Drinking and driving is not only a big social no-no, but it can lead to devastating consequences and a myriad of expensive legal problems that can leave you buried in debt, even if you don’t hurt someone. With that in mind, in recent years there has been a spate of devices marketed toward conscientious individuals trying to do the right thing. Sure, you can always call a cab or Uber or even round up a designated driver for an evening of partying, but what if you’re feeling borderline and unsure of your capabilities behind the wheel and thinking of winging it? A temporary tattoo may be the answer.
If you’re wondering how half-baked the suggestion is, you might be surprised at how relevant a temporary tattoo could be in the near future for curbing drunk driving. That’s because a group of engineers at the University of California in San Diego have created a temporary wearable to alert users of the experimental tat when they’ve crossed the line. The wearable resembles a temporary tattoo that contains a sensor for detecting alcohol levels through sweat. Once it determines your blotto number it will alert your smartphone via an app and Bluetooth as to just how schnockered you really are. The rest is up to you, as far as being responsible.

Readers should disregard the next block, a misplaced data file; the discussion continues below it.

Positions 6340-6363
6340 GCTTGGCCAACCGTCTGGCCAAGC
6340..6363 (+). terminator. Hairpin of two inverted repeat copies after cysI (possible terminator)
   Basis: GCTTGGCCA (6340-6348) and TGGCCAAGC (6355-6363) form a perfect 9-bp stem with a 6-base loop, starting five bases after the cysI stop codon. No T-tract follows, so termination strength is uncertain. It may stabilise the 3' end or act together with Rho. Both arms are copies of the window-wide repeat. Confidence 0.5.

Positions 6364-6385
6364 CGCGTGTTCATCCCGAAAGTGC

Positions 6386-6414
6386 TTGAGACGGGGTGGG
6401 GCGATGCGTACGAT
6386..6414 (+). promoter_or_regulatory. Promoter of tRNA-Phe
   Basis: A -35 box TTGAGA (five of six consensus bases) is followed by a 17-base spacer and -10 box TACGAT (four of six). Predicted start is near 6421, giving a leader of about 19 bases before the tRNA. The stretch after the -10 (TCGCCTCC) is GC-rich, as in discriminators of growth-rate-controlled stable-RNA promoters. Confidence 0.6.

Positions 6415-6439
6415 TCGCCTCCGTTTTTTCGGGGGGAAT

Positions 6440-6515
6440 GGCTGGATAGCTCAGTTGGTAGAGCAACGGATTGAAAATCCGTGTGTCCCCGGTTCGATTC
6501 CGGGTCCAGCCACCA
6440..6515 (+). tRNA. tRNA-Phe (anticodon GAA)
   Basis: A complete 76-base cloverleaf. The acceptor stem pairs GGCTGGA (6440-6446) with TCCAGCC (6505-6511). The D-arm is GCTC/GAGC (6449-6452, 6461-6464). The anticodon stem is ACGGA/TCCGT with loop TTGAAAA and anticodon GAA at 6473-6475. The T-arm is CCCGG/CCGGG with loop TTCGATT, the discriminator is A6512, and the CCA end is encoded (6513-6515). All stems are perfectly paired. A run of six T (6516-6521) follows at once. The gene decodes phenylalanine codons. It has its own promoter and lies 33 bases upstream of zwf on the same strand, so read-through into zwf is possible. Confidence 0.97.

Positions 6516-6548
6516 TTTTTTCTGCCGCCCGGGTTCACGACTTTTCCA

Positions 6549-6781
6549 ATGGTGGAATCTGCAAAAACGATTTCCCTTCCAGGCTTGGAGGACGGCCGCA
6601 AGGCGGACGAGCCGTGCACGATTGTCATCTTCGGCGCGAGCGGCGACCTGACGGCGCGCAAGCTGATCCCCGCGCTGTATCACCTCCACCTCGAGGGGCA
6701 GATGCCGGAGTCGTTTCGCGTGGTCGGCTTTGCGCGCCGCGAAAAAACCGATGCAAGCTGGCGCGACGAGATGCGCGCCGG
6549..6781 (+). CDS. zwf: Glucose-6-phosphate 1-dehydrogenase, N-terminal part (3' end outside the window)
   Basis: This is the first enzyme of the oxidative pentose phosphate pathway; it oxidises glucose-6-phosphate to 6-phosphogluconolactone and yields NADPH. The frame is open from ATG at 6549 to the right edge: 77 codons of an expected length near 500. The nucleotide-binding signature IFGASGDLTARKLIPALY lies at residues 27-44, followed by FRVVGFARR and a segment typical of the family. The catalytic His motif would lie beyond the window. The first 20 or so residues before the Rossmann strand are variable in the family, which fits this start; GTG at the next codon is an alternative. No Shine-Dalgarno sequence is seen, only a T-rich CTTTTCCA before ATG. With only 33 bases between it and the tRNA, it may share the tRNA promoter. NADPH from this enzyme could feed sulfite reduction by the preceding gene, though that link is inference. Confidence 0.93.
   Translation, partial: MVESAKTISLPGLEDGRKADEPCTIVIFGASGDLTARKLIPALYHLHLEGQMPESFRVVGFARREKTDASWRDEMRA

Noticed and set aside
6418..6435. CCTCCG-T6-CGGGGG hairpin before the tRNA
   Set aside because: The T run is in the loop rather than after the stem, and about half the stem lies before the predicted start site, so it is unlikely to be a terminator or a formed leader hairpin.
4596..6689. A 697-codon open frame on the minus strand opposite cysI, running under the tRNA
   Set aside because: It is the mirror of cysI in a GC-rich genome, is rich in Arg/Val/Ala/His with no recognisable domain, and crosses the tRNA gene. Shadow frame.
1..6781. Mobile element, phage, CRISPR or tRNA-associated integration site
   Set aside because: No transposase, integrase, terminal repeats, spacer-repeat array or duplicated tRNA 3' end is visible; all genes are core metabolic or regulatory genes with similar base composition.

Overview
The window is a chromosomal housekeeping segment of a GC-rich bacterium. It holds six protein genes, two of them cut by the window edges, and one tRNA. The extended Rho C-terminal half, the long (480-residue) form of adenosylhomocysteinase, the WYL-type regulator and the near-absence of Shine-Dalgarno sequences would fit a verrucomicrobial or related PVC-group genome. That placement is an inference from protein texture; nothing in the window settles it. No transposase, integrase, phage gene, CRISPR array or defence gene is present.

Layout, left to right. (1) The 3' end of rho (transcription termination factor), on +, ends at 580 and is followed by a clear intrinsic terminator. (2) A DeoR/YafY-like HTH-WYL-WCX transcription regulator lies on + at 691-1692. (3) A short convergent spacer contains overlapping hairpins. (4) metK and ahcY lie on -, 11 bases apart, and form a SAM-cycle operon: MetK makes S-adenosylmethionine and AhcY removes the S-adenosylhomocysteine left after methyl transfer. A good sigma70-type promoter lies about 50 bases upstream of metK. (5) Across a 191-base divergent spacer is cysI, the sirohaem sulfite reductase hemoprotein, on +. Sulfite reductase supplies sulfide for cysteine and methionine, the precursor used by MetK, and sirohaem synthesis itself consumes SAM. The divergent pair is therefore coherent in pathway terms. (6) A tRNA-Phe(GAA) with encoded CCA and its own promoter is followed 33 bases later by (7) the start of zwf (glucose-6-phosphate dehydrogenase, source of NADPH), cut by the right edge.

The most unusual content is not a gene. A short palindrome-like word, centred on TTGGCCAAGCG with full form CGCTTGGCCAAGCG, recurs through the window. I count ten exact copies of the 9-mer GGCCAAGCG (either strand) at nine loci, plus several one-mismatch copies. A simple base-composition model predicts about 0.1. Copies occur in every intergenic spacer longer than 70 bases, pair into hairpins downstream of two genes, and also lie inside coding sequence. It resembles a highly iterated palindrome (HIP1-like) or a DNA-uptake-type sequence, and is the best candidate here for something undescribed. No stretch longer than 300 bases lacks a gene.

If you want to avoid a DUI, DWI or whatever the call letters are in your state for labeling impaired driving, then you need to make arrangements for catching a ride. The wearable can’t do everything for you, but it can give you some helpful insight as to your level of intoxication. It’s called being proactive so that you don’t become part of the problem. In as little as eight to 15 minutes, you can gauge your drunkenness and make an informed decision as to how to proceed — if you’re coherent enough to make decisions. If you’re too hammered to even consult it, then you’ve already got your answer: you’re too hammered to drive.
Measuring Alcohol in Sweat
The concept of measuring alcohol in body perspiration isn’t new. What makes this device stand out is the speed at which the tat sends signals to your smartphone to alert you of your condition. According to Seila Selimovic, Ph.D. and director of the National Institute of Biomedical Imaging and Bioengineering Program in Tissue Chips, this is how it works: It’s a small biosensor patch that is embedded with several flexible wireless components. One component releases a chemical that stimulates perspiration on the skin below the patch. Another component senses changes in the electrical current flowing through the generated sweat, which measures alcohol levels and sends them to the user’s cell phone.
Drinking & Driving
The makers of the patch declare that the results are accurate, so it’s a good idea to know your state’s blood alcohol level legal limits if you’re somebody who has a tendency to push the envelope. The group’s work, led by nanoengineering professor Joseph Wang and electrical engineering professor Patrick Mercier, both at UC San Diego, was published recently in the journal ACS Sensors, if you’d like to learn more about it. In the meantime, until a device like this becomes available to the public, please drink responsibly.
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